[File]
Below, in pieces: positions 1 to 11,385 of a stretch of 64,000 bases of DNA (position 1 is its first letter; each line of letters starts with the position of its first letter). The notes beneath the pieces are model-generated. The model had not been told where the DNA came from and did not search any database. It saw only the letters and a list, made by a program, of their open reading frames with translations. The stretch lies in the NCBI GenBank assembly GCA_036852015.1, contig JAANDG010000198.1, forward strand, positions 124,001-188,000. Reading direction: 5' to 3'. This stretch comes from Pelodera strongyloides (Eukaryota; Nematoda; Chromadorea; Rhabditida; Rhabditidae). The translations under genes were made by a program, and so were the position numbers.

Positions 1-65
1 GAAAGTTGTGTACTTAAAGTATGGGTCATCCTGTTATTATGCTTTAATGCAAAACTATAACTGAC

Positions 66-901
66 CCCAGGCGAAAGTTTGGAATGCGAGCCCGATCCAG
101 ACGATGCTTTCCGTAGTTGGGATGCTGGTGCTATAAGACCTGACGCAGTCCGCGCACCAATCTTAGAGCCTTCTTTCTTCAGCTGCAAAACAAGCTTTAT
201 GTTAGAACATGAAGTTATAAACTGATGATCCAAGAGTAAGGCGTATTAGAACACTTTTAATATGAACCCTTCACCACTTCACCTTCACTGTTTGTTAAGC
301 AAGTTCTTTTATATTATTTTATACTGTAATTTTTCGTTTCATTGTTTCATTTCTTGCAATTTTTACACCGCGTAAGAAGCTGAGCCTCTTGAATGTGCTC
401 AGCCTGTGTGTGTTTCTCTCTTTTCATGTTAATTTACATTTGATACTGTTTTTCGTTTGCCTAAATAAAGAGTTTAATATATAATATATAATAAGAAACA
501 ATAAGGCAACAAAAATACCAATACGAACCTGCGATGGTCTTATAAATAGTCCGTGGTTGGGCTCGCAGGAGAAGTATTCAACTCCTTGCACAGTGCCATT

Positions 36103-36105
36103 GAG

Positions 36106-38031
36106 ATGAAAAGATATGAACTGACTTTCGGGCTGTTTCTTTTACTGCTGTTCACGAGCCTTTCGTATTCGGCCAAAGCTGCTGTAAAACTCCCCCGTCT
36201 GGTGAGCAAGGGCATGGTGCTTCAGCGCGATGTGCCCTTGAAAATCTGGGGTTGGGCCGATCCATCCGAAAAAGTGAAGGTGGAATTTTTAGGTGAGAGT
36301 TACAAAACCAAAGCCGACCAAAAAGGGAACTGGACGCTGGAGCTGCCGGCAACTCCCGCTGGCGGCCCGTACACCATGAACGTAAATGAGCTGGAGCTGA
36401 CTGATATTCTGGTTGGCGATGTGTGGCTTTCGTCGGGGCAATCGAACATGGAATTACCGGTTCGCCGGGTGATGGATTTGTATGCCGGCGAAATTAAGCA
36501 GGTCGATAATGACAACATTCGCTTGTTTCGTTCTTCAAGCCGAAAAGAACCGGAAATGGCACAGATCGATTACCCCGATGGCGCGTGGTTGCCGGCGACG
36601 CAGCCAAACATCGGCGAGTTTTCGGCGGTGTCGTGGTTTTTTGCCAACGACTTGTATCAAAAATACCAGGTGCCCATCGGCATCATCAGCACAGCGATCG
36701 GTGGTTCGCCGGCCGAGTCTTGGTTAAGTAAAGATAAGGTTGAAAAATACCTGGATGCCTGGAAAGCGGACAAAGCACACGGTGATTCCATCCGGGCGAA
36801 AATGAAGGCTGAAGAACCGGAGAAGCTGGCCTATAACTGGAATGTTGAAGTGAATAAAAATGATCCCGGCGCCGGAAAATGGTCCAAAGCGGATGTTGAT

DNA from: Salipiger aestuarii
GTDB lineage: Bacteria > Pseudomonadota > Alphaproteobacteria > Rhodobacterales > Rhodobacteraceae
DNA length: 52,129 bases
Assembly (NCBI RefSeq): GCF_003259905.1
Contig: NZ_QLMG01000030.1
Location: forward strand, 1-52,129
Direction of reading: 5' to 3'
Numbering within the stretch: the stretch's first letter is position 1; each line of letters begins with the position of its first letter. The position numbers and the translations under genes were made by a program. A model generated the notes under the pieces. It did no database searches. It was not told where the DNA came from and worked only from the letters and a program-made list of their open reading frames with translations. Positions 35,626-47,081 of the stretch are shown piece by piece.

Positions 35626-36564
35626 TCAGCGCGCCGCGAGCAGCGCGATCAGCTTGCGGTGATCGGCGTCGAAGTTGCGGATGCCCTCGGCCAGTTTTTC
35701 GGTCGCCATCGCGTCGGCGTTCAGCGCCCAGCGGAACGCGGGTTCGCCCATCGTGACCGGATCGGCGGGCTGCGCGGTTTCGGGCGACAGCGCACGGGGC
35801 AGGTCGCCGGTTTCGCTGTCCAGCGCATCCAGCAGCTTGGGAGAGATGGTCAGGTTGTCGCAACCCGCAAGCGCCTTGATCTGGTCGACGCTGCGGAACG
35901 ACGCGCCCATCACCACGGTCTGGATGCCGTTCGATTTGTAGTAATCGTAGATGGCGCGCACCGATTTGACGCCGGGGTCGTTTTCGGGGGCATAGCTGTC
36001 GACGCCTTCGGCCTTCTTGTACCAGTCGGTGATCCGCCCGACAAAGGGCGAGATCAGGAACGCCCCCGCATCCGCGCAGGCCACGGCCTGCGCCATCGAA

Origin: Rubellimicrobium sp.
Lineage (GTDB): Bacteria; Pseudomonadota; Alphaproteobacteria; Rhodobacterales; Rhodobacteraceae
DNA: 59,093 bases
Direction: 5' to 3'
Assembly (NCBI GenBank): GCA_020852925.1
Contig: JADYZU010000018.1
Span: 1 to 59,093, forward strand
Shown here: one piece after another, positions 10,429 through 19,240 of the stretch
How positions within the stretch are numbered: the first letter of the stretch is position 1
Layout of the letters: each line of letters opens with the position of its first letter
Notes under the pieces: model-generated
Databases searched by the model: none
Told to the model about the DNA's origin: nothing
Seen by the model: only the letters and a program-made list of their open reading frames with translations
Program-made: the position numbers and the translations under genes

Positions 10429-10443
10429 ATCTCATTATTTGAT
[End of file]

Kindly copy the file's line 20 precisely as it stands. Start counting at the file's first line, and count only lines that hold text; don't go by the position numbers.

36701 GTGGTTCGCCGGCCGAGTCTTGGTTAAGTAAAGATAAGGTTGAAAAATACCTGGATGCCTGGAAAGCGGACAAAGCACACGGTGATTCCATCCGGGCGAA